When Yards Are Like Jungles

IT’S RISKY BUSINESS ringing in spring. You go where no one has dared to go since autumn — the yard. And it’s anyone’s guess what’s hiding beneath the piles of dead leaves and overgrown plants with their gangly green extensions. I saw an eight-legged thing with big, beady eyes and screamed so loud the cat came running. Dare I even think about power-washing the deck?

With my luck it’ll unleash another round of El Niño that will stretch into June.

ON THE RUN: In today’s busy world, we look for convenience. But folks apparently don’t want to see it at the Ken Betts Chevron in Montclair. The service station has been getting complaints ever since Chevron Texaco proposed replacing the repair shop with a convenience store a few months ago. And it appears, now, that the deal is dead anyway. Janice Zeiser with Ken Betts says the Oakland Planning Commission has voted it down.

“A convenience store has a lot of parking,” she says, “and there’re only two available parking spaces, to be frank, and the rest are taken up with pumps.”

There’s also the traffic problem and the factor of competition. It’s not like we don’t already have places nearby to get chips and beer and lottery tickets. Neighbors like Lea Spencer say it best. If you let the convenience store in, soon the village will be just a place “to buy stuff.”

HIGHWAY TO HELL: It’s bad enough trying to get to the Bay Bridge toll plaza without having a car cross five lanes and head straight for your vehicle. It happened to a Montclair couple the other morning. They were approaching the pay gates when a driver came straight at them, triggering a panic that caused the motorist behind them to rear-end their Oldsmobile. To add insult to injury, the perp apparently got away — racing across the bridge without anyone in pursuit. Meanwhile, our passenger is laid up at Summit Hospital with serious leg injuries and a long road of physical therapy ahead. Driving in the Bay Area is a scary proposition — even on a good day.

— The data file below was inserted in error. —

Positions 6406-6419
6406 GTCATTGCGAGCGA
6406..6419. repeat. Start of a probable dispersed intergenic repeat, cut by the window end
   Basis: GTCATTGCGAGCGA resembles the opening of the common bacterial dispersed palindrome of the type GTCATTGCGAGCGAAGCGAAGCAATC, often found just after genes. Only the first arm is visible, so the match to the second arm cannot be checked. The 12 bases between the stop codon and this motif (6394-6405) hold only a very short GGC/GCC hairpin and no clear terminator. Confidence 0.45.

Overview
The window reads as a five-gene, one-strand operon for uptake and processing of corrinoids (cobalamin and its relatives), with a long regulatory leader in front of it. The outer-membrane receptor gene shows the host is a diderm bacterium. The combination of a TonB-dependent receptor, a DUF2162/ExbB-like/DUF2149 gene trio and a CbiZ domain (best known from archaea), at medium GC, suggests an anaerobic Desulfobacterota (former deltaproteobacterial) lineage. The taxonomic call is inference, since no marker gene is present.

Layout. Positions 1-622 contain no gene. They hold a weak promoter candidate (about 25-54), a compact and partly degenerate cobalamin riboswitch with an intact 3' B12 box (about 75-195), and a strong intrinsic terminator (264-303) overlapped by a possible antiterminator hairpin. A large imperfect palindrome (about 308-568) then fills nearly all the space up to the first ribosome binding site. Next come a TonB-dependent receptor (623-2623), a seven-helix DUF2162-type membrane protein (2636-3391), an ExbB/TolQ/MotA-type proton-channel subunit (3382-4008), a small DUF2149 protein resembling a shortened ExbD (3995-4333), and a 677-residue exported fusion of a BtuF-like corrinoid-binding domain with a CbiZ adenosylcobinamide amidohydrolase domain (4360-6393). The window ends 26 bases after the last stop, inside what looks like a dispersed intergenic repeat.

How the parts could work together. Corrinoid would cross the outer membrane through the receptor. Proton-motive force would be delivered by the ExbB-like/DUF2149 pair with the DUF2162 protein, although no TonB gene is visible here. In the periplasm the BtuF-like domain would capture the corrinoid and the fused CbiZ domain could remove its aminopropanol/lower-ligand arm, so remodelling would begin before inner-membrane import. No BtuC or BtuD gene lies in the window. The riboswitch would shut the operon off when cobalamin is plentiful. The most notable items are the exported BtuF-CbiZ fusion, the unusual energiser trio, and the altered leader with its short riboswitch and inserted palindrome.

GOOD DEED: When hills businessman Mort Landsberg lost his brother 10 years ago, he vowed to remember him with a charitable gift. His legacy, Mort decided, would be helping homeless youth who end up on the streets of San Francisco. That’s why Landsberg hosted a group called At The Crossroads last week for a two-day hills retreat.

“They do great work,” he told me, almost like a proud father would speak of his kids. The group walks the streets four nights a week in the Mission and downtown San Francisco, offering food, clothing and counseling, among other things. If you’d like to help, contact them on the Web at www.atthecrossroads.org.

FLOWER POWER: I love the green groups who plant flowers and shrubs along our well-traveled roadways. It really dresses up the asphalt, if you know what I mean. So here’s a toast to the folks who’ve adopted the median strip along Pleasant Valley Avenue between Piedmont Avenue and Moraga Road.

“We started out weeding and tending the poppies,” says organizer Mae Liu, “then several years ago we added lavenders, sweet peas and agapanthus.”

Now the daffodils are in bloom and on Sunday they’ll be sprucing up the strip. Early birds are invited to help between 7-9 a.m.

E-MAIL BAG: Speaking of flowers, remember that old chestnut “Where Have All The Flowers Gone?” It’s been remixed, so to speak, to vocalize the plight of the Oakland schools. Reader Stephanie Velasquez-Pearl says you can hear the new version on the Web site www.whereismyteacher.org.

Every bit as poignant as the song we grew up with, these lyrics ask “Where have all the teachers gone?” And “Where have Measure E funds gone?” Pearl says the lyrics were written by a teacher and sung by that teacher, a parent, and 12 children from Montclair Elementary School. Let’s hope our schools are on the road to recovery and the song doesn’t last long on the charts.


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